EU authorities welcome innovation in KYC solutions

Published on 18/09/2018

i-hub is a centralised repository servicing obliged entities (hereinafter “Firms”) under the AML EU directives, which at the same time facilitates the interaction between such Firms and their clients by verifying and sharing AML/KYC data and documents while respecting personal information and privacy of all parties.

Following the opinion of the European Supervision Authorities (“ESAs”) in regards to the use or pretended use of Innovative solutions by Credit and Financial Institutions in the Process of Due Diligence (Opinion), we wish to produce some lines of context to define the application and impact of the Opinion in the handling of AML/KYC documents and data via a centralised repository and the role of regulators in this regard.

The ESAs is a joint effort of the different European Supervisory Authorities (European Banking Authority, European Insurance and Occupational Pension Authority, European Securities Market Authority) to standardise, guide and define expectations applicable to Member States and Firms located in Members States or having activities in the aforementioned Member States.

As part of the effort of cooperation, standardisation and better communication, the ESAs joined forces to fight financial criminality and to define European wide expectations, setting the pace for a more clear set of guidance and for harmonisation in terms of AML/CTF rules and regulations.

Even though the Opinion refers also to client on-Boarding via innovative methods, we will only address in this article the specific points linked to the centralised repositories when performing identification and verification services.

ESAs defined centralised repositories as desirable in the frame of standardisation and solutions to reduce costs and promote efficiency while maintaining security of the information and quality of the service delivered.

ESAs have defined 5 risk factors that competent authorities should consider when approving/analysing centralised repositories:

1.       Oversight and control mechanisms (internal and external Audits; the fact of being or not obliged entities; the solution shall ensure appropriate capital and structure to avoid Bankruptcy);

2.       The Quality and adequacy of the CDD measures (governance, structure, quality of data and documents and effectiveness of the compliance culture);

3.       Reliability of CDD measures (validity, accuracy and authenticity of data, documentation and information obtained);

4.       Delivery channels (extent to which the use of innovative solutions can address the risks associated with non-face-to-face business relationships and other collection methods of KYC);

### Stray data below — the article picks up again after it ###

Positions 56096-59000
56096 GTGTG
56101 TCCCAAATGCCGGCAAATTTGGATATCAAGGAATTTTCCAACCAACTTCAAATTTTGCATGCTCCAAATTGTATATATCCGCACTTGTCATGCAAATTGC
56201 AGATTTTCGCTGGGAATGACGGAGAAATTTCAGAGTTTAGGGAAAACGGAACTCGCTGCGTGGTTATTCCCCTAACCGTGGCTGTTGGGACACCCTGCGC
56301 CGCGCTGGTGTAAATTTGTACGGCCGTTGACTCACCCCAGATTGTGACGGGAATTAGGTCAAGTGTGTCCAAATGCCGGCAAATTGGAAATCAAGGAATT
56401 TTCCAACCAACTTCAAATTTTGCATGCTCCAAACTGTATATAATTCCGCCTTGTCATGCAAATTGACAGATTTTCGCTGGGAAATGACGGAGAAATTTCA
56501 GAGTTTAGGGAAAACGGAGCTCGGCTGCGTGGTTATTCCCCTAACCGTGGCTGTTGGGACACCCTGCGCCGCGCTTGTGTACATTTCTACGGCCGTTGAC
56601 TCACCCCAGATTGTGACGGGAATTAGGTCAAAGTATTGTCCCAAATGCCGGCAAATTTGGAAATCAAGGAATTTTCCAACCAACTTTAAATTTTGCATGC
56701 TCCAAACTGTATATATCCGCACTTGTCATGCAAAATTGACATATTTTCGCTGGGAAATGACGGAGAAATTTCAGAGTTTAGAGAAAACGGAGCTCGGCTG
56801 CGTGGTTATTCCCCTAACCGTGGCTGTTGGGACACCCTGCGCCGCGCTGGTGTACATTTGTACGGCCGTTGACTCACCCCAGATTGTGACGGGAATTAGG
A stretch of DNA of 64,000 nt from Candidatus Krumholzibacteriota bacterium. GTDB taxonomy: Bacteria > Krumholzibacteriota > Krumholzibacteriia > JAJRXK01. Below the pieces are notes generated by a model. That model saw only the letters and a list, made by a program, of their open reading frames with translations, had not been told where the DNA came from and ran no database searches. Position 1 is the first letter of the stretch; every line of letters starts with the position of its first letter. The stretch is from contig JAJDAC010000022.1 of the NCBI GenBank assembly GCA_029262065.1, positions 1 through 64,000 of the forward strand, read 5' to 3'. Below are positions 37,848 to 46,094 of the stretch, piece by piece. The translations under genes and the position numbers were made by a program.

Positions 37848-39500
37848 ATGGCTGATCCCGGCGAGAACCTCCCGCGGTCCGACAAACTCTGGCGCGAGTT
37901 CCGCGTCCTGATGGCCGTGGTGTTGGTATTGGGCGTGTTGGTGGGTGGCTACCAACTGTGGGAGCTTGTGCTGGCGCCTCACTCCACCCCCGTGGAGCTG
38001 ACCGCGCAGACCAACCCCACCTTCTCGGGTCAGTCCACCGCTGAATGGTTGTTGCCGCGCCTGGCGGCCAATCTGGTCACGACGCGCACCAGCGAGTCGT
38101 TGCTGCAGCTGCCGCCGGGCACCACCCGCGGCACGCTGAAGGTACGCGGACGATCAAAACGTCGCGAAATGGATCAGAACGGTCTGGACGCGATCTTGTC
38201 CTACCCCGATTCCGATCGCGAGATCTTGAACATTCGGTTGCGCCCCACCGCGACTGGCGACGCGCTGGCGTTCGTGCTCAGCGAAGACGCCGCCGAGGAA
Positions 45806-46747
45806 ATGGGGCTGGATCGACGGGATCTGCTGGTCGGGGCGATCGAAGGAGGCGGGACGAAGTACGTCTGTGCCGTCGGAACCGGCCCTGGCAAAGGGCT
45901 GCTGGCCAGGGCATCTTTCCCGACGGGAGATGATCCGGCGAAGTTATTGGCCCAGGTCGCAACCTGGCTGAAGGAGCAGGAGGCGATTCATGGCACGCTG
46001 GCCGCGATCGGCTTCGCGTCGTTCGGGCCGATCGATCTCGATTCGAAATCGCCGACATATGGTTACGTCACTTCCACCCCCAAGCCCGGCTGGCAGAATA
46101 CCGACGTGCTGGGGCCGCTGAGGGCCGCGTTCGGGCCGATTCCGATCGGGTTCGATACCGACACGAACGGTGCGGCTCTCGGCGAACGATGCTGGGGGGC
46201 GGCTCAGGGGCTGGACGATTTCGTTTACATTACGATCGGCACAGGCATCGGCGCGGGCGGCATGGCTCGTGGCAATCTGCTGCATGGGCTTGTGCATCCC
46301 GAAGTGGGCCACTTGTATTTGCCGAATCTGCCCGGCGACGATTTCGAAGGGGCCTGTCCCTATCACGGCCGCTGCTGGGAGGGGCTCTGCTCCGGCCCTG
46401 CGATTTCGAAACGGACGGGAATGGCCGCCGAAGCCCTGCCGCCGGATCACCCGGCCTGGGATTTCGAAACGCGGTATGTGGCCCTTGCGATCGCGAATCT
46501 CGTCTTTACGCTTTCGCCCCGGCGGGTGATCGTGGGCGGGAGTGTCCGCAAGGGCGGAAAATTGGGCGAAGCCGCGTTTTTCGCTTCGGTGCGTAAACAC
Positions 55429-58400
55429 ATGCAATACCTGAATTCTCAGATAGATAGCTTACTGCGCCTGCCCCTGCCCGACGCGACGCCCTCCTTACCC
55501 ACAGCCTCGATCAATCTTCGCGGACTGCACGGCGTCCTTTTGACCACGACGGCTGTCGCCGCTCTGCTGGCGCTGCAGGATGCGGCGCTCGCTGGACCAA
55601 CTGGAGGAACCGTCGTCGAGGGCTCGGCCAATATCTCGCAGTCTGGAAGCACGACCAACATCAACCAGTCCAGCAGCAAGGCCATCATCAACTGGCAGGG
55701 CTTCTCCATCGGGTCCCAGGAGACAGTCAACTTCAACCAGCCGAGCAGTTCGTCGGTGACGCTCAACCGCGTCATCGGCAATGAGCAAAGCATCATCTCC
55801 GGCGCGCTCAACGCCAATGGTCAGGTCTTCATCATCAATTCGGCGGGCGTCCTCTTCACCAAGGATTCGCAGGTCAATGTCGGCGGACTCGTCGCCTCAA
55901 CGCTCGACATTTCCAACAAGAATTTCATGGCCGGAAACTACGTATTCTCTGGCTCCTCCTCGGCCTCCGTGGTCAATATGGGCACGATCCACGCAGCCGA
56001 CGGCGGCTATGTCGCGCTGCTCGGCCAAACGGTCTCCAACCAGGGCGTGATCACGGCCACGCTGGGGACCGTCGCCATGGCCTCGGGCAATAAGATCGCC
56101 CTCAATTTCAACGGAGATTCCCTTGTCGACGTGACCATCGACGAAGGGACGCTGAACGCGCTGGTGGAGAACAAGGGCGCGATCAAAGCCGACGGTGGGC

5.       Geographical risk (location of the Solution and services in Europe and/or transfer to third countries).


Additionally, ESAs define that such solutions should include sufficient safeguards to maintain personal data protected and facilitate the access of Firms to such data in a secure and easy way.

In this Opinion, ESAs defined that centralised repositories should be compatible with Firm’s systems and be able to communicate with current and legacy systems in order to provide efficient monitoring.

ESAs “encourage competent authorities to support those developments, especially where they improve effectiveness and efficiency of firms’ AML/KYC Compliance” and to engage in the process of creation and set up of centralised repositories when they have the option of being used by several Firms.

ESAs additionally “consider the lack of understanding on behalf of competent authorities not to be a sufficient reason for preventing innovations and technologies from being used by firms to meet AML/CTF compliance obligations”.

ESAs calls for such innovative solutions to be supported if they meet the requirements of proficiency, technology and compliance set by local regulators as follows:

1.       Ability to demonstrate compliance and to compare the solution offered versus Firms RBAs and the Law as well as Firms Risk Based Approaches versus the Law;

2.       Ability to provide a comprehensive risk scoring and risk analysis to Firms and their respective clients;

3.       Ability to utilise different sources including but not limited to: PEP lists, social media, online publications, watch-lists and public databases;

4.       Being Compliant by design;

5.       Constitute a more effective way to achieve compliance rather than a way to reduce or maintain poor levels of compliance;

6.       Able to be used as a definition of standards when cooperating with local authorities;

7.       Willing to cooperate and integrate with local authorities to facilitate control, reporting and standardisation of practices in AML/KYC related matters.


Finally, ESAs set its willingness to cooperate with competent authorities in providing training and issuance of guidelines to assess such innovative solutions.

In conclusion, we, at i-Hub, see centralised repositories as key infrastructures in promoting standardisation, cooperation and transparency in the fight against Financial Crime, Money Laundering, Terrorism and Corruption. Their wide adoption shall deliver strong benefits to the Financial industry enabling better controls and analysis by Firms on their underlying clients while outsourcing the data and document gathering and verifications to specialists.

By Jaime Prieto, Chief Compliance and Risk Officer – i-Hub